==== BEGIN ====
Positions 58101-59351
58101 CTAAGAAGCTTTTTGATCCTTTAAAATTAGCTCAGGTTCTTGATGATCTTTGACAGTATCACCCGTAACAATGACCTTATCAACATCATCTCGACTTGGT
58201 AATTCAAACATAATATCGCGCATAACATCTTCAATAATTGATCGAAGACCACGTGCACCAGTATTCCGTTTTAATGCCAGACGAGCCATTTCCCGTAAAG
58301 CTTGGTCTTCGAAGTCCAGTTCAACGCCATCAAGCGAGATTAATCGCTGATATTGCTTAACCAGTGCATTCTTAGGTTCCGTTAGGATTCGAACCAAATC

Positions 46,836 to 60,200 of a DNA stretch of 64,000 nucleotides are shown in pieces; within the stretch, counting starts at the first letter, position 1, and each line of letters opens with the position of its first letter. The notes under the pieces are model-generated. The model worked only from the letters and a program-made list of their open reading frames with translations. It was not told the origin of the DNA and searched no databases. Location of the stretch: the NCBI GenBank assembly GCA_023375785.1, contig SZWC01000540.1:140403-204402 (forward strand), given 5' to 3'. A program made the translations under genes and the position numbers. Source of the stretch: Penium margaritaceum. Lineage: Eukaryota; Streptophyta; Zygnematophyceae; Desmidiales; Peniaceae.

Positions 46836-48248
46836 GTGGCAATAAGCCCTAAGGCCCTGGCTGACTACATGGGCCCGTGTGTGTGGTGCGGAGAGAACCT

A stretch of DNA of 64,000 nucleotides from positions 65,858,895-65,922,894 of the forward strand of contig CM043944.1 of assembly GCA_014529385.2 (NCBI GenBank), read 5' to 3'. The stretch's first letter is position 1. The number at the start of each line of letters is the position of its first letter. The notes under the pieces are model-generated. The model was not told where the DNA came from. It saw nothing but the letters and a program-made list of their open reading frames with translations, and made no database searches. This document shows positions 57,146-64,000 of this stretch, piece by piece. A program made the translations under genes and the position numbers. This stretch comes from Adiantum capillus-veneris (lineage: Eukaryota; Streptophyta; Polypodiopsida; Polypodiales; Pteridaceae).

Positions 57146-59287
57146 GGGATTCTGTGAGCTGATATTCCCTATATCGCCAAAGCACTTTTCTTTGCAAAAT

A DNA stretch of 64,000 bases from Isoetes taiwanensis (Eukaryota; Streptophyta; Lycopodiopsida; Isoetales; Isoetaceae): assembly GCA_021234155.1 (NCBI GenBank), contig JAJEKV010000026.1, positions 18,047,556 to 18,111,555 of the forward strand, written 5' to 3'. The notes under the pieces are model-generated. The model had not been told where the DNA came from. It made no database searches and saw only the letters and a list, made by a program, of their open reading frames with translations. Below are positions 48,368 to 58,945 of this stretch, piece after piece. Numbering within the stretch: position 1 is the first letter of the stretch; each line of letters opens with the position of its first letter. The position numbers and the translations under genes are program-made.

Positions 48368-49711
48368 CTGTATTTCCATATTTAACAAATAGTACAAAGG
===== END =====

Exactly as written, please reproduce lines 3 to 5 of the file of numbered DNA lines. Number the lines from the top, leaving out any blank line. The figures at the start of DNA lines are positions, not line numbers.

58201 AATTCAAACATAATATCGCGCATAACATCTTCAATAATTGATCGAAGACCACGTGCACCAGTATTCCGTTTTAATGCCAGACGAGCCATTTCCCGTAAAG
58301 CTTGGTCTTCGAAGTCCAGTTCAACGCCATCAAGCGAGATTAATCGCTGATATTGCTTAACCAGTGCATTCTTAGGTTCCGTTAGGATTCGAACCAAATC

Positions 46,836 to 60,200 of a DNA stretch of 64,000 nucleotides are shown in pieces; within the stretch, counting starts at the first letter, position 1, and each line of letters opens with the position of its first letter. The notes under the pieces are model-generated. The model worked only from the letters and a program-made list of their open reading frames with translations. It was not told the origin of the DNA and searched no databases. Location of the stretch: the NCBI GenBank assembly GCA_023375785.1, contig SZWC01000540.1:140403-204402 (forward strand), given 5' to 3'. A program made the translations under genes and the position numbers. Source of the stretch: Penium margaritaceum. Lineage: Eukaryota; Streptophyta; Zygnematophyceae; Desmidiales; Peniaceae.